We don't judge. Or we shouldn't judge as case managers.* It's not fair that a father doesn't take care of his kids but his check shouldn't be reduced so greatly that he can barely live off his income. Not to take away from his responsibility that he should've taken care of his responsibilities. But he already got the results of his mistake and now he'll have to pay child support. It's my job to advocate that he gets a more fair judgment.
I've worked with men who failed to pay child support, people who committed felonies, people who were involved in domestic abuse towards their partner, past or current drug or alcohol abusers. It's illuminating to work with people who've made choices I may not agree or understand. It makes me think -- about what brings people to make decisions they do and the context in which they make choices.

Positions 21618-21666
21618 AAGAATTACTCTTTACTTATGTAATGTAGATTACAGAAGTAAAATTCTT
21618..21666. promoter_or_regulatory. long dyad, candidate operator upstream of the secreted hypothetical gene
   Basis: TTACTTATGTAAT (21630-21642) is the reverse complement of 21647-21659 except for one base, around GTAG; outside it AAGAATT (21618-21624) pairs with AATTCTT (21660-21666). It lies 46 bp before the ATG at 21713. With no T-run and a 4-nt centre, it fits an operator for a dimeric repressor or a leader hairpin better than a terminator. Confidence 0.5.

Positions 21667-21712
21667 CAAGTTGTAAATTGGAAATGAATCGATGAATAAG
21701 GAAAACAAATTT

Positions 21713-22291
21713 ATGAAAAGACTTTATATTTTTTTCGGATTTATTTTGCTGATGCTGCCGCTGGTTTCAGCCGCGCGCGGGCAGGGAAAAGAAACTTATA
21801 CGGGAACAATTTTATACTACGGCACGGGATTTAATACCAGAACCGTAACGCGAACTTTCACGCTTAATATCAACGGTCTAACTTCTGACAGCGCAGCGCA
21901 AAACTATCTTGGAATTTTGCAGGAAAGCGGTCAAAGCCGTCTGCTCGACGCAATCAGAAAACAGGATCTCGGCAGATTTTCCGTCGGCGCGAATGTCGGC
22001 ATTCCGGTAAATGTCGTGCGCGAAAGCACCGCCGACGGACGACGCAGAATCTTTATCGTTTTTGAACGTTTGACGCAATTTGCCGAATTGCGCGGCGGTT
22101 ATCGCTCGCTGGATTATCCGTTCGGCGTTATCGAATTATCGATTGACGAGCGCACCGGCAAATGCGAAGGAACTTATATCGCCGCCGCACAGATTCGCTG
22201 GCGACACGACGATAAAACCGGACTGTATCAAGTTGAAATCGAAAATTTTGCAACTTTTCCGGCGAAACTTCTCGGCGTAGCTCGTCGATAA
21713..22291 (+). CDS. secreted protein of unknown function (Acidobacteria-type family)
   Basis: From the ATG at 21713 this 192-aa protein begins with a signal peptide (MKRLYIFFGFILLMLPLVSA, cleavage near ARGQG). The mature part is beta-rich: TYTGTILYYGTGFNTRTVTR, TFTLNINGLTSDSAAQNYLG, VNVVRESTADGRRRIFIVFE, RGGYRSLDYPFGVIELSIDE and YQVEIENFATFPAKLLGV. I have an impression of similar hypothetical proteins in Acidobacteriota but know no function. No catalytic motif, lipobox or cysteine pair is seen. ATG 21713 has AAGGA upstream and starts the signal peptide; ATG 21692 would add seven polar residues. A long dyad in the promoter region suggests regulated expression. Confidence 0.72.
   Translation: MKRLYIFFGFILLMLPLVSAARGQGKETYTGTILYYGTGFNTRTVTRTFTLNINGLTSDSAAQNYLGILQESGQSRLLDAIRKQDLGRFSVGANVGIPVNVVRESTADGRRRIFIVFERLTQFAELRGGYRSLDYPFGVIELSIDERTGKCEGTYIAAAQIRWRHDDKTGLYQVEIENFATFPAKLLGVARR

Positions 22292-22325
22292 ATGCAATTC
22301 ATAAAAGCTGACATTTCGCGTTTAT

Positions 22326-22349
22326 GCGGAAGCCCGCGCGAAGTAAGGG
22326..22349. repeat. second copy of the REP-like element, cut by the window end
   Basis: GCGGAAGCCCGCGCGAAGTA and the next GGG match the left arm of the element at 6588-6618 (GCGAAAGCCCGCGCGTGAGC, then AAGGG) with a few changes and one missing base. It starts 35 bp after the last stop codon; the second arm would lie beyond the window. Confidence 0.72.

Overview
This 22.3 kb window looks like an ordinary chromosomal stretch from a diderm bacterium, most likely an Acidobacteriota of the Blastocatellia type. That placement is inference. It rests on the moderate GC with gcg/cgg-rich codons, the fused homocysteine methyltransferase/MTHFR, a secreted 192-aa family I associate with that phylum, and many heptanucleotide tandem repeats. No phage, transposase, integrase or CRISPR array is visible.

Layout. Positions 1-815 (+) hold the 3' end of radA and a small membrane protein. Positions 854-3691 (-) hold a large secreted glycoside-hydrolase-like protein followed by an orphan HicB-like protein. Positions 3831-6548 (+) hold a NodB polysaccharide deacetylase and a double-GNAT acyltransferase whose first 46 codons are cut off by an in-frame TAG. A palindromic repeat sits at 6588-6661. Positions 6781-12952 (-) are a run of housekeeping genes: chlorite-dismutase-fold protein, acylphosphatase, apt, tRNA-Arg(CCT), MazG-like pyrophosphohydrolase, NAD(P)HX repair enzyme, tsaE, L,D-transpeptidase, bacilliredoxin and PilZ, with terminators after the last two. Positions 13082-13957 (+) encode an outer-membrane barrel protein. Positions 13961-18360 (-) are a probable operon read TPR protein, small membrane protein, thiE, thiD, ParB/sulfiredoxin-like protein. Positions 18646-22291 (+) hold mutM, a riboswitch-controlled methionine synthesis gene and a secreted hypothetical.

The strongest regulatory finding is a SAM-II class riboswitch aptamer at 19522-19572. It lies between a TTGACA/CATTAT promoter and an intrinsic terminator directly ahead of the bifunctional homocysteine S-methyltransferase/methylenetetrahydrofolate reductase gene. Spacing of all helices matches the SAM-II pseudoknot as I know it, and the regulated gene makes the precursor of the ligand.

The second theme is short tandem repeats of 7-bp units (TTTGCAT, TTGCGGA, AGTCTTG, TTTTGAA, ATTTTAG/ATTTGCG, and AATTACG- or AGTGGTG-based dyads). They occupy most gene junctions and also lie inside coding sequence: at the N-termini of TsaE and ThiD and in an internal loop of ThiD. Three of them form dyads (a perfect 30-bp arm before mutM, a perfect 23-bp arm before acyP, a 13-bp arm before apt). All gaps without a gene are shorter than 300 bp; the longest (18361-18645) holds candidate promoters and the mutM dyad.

I don't think it's such a wide gap a person from making a right or wrong decision (of course defining right and wrong is another story, but I would keep it as a right decision is one that doesn't hurt yourself or another person). Makes me think also about how society views people with a tarnished background, particularly in terms of rehabilitation. It's challenging in many ways to force myself to consider another person's perspective.